Kyphoplasty superior to vertebroplasty for osteoporotic vertebral compression fractures
A meta-analysis of balloon kyphoplasty compared to percutaneous vertebroplasty for treating osteoporotic vertebral compression fracturesJ Clin Neurosci. 2013 Jun;20(6):795-803. doi: 10.1016/j.jocn.2012.05.038. Epub 2013 Feb 18.
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10 trials (783 patients) were analyzed in this meta-analysis to compare the safety and efficacy between balloon kyphoplasty (KP) and percutaneous vertebroplasty (VP) in the treatment of osteoporotic vertebral compression fractures (OVCF). The meta-analysis found that balloon kyphoplasty had significantly better long term results (longer than 6 months) in terms of kyphosis angle, anterior height of the vertebral body, and cement leakage rates. No between-group differences were found in short and long term visual analog scale (VAS) pain and Oswestry-Disability Index scores, operative times, short term kyphosis angle, or adjacent-level fracture rates.
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Was the validity of all of the studies referred to in the text assessed with use of appropriate criteria (either in selecting the studies for inclusion or in analyzing the studies that were cited)?
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Detsky AS, Naylor CD, O'Rourke K, McGeer AJ, L'Abbé KA. J Clin Epidemiol. 1992;45:255-65
The Fragility Index is a tool that aids in the interpretation of significant findings, providing a measure of strength for a result. The Fragility Index represents the number of consecutive events that need to be added to a dichotomous outcome to make the finding no longer significant. A small number represents a weaker finding and a large number represents a stronger finding.
Why was this study needed now?
Worldwide, osteoporotic vertebral compression fractures (OVCF) have detrimental effects on patients. They are responsible for decrease in anterior vertebral height, spinal deformity, reduced pulmonary function, abdominal and thoracic content restriction, impaired mobility, and depression. Two surgical procedures, vertebroplasty (VP) and kyphoplasty (KP), have demonstrated better pain relief, vertebral restoration, and mobility than conservative treatments. A previous study stated that kyphoplasty, however, had higher costs than vertebroplasty. Hence, a meta-analysis was needed to compare both surgical procedures with each other.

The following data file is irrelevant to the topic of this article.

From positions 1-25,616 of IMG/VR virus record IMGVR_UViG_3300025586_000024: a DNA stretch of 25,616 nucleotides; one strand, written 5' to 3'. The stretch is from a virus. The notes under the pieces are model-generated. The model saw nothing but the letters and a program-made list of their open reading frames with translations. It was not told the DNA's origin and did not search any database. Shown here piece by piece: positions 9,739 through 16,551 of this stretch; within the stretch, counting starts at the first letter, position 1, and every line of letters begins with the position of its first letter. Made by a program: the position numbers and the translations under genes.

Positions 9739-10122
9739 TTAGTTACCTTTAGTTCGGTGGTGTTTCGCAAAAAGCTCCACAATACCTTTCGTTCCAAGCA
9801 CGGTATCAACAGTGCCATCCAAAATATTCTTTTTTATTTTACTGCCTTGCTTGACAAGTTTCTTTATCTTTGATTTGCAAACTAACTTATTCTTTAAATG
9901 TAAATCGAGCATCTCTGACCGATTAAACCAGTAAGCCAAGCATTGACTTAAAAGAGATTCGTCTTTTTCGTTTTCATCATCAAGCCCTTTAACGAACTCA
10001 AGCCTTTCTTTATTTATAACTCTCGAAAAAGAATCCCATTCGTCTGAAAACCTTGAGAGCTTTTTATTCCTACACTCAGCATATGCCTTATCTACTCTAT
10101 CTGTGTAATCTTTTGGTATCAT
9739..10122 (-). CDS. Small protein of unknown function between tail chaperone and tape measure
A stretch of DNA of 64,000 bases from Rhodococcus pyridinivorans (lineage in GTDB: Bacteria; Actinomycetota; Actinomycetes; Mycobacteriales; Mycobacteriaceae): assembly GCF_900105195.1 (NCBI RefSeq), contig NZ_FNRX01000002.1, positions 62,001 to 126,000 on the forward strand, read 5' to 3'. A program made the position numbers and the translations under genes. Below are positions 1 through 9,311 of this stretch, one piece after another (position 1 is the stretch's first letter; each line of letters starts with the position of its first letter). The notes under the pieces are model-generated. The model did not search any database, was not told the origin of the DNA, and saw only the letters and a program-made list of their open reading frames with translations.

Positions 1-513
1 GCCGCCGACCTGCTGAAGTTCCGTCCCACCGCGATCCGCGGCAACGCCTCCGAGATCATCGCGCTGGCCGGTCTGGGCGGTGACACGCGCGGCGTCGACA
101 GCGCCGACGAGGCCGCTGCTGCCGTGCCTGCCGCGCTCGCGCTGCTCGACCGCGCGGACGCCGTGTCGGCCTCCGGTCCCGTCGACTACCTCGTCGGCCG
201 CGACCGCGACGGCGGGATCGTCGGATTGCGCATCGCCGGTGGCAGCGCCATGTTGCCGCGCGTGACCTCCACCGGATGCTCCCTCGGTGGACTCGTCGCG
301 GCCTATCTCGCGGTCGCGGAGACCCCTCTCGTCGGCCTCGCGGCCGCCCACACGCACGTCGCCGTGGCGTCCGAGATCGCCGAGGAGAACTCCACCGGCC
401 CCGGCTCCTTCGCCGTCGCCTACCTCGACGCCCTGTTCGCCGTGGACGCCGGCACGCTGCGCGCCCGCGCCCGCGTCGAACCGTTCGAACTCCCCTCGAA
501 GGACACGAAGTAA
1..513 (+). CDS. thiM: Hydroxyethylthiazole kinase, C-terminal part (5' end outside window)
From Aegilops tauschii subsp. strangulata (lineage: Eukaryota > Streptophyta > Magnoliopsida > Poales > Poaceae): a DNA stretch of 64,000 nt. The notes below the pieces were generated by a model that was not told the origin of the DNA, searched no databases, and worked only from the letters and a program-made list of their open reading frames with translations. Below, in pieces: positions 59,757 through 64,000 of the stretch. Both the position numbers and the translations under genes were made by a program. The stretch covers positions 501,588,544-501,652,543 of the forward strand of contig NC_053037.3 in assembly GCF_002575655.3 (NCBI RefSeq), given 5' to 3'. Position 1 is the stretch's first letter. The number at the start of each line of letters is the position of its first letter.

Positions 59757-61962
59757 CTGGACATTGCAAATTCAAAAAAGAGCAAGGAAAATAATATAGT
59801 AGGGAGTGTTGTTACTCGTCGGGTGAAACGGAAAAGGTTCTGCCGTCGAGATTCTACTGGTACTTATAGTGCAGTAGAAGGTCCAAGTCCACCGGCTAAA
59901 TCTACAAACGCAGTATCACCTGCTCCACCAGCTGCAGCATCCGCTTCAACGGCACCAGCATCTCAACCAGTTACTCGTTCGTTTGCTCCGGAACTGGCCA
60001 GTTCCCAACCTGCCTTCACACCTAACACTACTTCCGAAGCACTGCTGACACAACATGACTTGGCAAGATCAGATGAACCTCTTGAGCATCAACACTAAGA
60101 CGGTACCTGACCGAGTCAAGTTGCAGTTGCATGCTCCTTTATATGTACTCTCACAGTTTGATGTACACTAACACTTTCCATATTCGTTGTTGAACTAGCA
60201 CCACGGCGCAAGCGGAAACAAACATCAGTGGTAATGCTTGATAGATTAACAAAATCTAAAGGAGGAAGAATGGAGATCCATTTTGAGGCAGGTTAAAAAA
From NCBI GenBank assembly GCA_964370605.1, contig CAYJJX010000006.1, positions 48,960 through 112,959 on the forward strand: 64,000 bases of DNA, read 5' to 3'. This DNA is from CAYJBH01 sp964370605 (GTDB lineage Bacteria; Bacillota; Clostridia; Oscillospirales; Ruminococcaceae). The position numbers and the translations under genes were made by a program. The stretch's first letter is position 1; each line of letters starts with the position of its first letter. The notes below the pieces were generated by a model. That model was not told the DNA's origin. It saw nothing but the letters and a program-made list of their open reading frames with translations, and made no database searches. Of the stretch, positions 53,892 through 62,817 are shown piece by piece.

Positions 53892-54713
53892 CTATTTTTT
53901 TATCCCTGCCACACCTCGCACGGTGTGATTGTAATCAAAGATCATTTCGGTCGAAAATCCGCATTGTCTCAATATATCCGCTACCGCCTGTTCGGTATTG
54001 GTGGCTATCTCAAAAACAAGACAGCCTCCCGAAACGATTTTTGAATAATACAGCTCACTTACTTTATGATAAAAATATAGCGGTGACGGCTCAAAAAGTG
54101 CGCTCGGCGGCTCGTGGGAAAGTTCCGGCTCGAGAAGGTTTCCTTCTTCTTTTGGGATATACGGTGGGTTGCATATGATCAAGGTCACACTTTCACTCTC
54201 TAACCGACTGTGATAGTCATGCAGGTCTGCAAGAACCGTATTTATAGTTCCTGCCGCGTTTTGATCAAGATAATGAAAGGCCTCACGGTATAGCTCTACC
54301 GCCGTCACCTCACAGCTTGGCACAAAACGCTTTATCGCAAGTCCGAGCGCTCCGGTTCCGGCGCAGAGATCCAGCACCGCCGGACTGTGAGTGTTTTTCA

What was the principal research question?
What is the safety and efficacy of balloon kyphoplasty (KP) compared to percutaneous vertebroplasty (VP) in treatment of osteoporotic vertebral compression fractures (OVCF)?
What were the important findings?
- In 7 trials, reporting short term VAS no difference was found between KP and VP (MD= -0.57, 95% CI= -1.33 to 0.20; p=0.15). Similar results were seen in long term VAS scores in 9 studies (MD = -0.99, 95% CI = -2.29 to 0.31; p=0.14).
- In 5 studies, covering ODI scores, 2 showed no differences between the groups in short term results (MD= -6.54, 95% CI = -14.57 to 1.48; p=0.11) and 5 had no differences in long term results (MD= -2.01, 95% CI -11.75 to 7.73; p = 0.69).
- 2 trials indicated no differences in operative times between KP and VP (MD = 4.47, 95% CI = -0.22 to 9.17; p=0.06).
- 3 studies found no differences in short term kyphosis angle after operation (MD= -2.25, 95% CI= -5.14 to 0.65; p=0.13). However, in 4 trials, the long term kyphosis angle was better with KP (MD=-2.64, 95% CI = -4.66 to -0.61; p=0.01).
- 4 trials reported better anterior height restoration of the vertebral body in KP (MD= 3.67, 95% CI =1.40 to 5.94; p =0.002).
- 9 studies also suggested a lower cement leakage rate in KP (RR=0.70, 95% CI =0.52 to 0.95; p=0.02).
- In 7 trials, no differences were seen between two procedures in adjacent vertebral compression fractures (RR=1.52, 95% CI = 0.76 to 3.03; p = 0.24).
What should I remember most?
The analyzed data suggested that kyphoplasty and vertebroplasty had similar operative time, pain relief, and functional scores in the treatment of osteoporotic vertebral compression fractures. However, kyphoplasty resulted in better long term kyphosis angle, restoration of vertebral body height, and lower risk of cement leakage.
How will this affect the care of my patients?
Although the study supports the use of kyphoplasty for better kyphosis angle, vertebral height restoration, and lower risk of cement leakages, the methodological quality and risk of bias of the studies was poor. Further trials still need to be conducted on this topic.
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